The death toll of the current Lassa fever outbreak in the country has risen from 73 to 90 persons and 913 to 1,081 suspected cases across 18 states.To address the situation, the British Government has deployed a rapid response team to Nigeria as scientists work round-the-clock to contain the fever.
According to a report published yesterday by DailyMailUK Online, the Public Health England (PHE) announced it would send four specialists amid fears the crisis could soon spiral out of control and that it is just the sixth time the United Kingdom (UK) Public Health Rapid Support Team (PHRST) has been deployed since it was created two years ago.According to the report, help was requested directly by the Nigerian Government, which has already praised international aid efforts from the World Health Organisation (WHO).
In a statement yesterday, PHE described the outbreak of Lassa fever - which can cause bleeding from the vagina - as "unusually severe."The announcement comes just a week after the WHO named Lassa fever in its list of pathogens that pose the most 'urgent' threat.National Coordinator and Chief Executive Officer (CEO) of NCDC, Dr. Chikwe Ihekweazu, yesterday, in a telephone chat, told The Guardian: "Nigeria is not overwhelmed. In any outbreak we work with partners. We have been working with the PHE. What has happened is that last week we recorded 317 confirmed cases, which is more than what we had the whole of last year. But every case has been treated with ribavirin, which costs N500, 000 per patient and all of them have been paid for.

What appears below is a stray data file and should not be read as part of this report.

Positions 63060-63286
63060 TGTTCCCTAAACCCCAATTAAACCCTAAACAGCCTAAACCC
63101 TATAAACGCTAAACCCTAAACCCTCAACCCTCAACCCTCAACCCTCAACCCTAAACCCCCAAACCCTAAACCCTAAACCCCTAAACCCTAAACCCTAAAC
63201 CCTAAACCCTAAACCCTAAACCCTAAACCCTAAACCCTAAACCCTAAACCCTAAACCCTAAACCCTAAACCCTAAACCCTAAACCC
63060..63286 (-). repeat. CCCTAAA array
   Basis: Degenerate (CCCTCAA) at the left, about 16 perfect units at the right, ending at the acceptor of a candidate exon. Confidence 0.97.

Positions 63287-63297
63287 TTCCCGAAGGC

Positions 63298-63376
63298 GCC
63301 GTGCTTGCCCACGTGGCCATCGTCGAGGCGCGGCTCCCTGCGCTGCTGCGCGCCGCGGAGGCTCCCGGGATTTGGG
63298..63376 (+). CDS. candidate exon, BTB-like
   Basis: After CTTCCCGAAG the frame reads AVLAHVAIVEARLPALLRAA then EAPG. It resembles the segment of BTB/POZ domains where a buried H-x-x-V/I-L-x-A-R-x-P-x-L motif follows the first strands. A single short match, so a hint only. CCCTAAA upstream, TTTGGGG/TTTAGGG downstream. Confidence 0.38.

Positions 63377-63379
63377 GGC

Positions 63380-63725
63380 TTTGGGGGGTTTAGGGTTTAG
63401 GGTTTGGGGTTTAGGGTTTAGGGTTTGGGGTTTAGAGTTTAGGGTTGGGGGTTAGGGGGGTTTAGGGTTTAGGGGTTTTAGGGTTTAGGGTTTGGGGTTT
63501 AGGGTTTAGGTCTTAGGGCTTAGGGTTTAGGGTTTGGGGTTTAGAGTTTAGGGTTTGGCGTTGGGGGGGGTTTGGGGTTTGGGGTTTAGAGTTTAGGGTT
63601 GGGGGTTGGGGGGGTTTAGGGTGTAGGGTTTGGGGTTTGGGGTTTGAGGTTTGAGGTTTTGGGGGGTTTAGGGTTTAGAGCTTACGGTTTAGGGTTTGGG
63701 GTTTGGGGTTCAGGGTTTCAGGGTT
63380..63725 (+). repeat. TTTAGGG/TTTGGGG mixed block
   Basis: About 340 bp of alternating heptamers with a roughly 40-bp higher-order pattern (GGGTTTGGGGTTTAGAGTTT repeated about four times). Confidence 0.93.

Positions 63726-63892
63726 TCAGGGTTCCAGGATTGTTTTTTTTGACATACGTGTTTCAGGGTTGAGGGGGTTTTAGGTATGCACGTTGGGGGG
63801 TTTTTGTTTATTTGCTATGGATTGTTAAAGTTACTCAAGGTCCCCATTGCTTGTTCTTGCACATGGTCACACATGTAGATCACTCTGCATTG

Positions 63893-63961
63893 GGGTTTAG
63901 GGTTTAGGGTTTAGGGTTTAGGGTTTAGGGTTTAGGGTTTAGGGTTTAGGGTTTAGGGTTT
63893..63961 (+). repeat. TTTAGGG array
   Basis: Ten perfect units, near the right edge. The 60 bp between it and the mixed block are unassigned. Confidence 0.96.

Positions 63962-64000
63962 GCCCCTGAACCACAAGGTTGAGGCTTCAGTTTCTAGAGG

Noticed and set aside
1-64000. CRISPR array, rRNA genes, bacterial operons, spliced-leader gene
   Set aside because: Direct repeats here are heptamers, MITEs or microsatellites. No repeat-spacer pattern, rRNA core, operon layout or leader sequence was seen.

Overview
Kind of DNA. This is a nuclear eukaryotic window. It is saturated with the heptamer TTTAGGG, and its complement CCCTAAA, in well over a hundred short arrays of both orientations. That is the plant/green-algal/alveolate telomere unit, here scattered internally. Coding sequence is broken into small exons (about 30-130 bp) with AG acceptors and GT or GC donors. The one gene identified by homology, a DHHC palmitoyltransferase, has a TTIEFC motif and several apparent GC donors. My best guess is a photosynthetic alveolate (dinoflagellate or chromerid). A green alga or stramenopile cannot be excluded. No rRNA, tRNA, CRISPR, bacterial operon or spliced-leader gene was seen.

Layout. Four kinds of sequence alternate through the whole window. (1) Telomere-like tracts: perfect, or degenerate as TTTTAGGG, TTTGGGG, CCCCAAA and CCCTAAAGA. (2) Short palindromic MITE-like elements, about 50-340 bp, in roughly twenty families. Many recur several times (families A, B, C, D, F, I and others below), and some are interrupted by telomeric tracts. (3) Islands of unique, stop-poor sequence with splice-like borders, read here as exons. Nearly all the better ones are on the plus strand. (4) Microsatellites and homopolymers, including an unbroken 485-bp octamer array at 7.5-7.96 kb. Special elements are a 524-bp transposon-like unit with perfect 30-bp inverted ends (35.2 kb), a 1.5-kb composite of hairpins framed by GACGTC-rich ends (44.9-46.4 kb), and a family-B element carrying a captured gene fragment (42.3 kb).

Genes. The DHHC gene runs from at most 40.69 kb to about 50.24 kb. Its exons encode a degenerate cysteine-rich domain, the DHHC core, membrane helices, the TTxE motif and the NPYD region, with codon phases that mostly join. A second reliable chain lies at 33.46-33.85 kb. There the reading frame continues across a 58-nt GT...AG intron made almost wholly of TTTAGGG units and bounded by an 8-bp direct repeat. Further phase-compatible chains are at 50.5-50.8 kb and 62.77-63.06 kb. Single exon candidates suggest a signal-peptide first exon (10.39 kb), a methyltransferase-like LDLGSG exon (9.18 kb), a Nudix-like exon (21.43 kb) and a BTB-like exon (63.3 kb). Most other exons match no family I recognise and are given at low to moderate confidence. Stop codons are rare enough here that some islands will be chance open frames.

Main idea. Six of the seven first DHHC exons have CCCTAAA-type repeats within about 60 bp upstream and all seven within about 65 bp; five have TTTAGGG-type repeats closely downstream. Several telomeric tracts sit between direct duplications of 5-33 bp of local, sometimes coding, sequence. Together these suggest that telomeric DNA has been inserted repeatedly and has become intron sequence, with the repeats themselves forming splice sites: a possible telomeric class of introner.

"We are by no means overwhelmed. We have been working with PHE but they sent a couple more of their staff to help out. We continue to work with the WHO, United Nation's Children Fund (UNICEF), Médecins Sans Frontières (MSF) and the British Department for International Development (DFID). "Another interesting thing is that 85 per cent of the cases are from Ondo, Edo and Ebonyi."
According to the latest figures from the NCDC, (February 19-25, 2018), 54 new confirmed cases were recorded from eight states: Edo (21), Ondo (nine), Nasarawa (two), Ebonyi (18), Plateau (one), Kogi (one) Imo (one) and Ekiti (one) with ten new deaths in confirmed cases from five states Ondo (two), Edo (two), Plateau (one), Ekiti (one) and Ebonyi (four and two probable deaths).
The NCDC confirmed: "From January 1 to February 25, 2018, a total of 1,081 suspected cases, and 90 deaths have been reported from 18 active States- (Edo, Ondo, Bauchi, Nasarawa, Ebonyi, Anambra, Benue, Kogi, Imo, Plateau, Lagos, Taraba, Delta, Osun, Rivers, FCT, Gombe and Ekiti).
"Since the onset of the 2018, 325 cases have been classified as: 317 confirmed cases, eight probable cases with 72 deaths (64 in Lab confirmed and eight in probable)."
The NCDC noted that the Case Fatality Rate in confirmed and probable cases is 22 per cent while 14 health care workers have been affected in six states -Ebonyi (seven); Nasarawa (one); Kogi (one); Benue (one); Ondo (one) and Edo (three). Three deaths were recorded in Ebonyi and one in Kogi.
According to the NCDC, Irrua Specialist Hospital, Edo, has 42 cases on admission while FMC Owo, Ondo, has 21 isolation beds, all occupied. It noted that a total of 2,845 contacts have been identified from 18 active states and 1,897 are currently being followed up.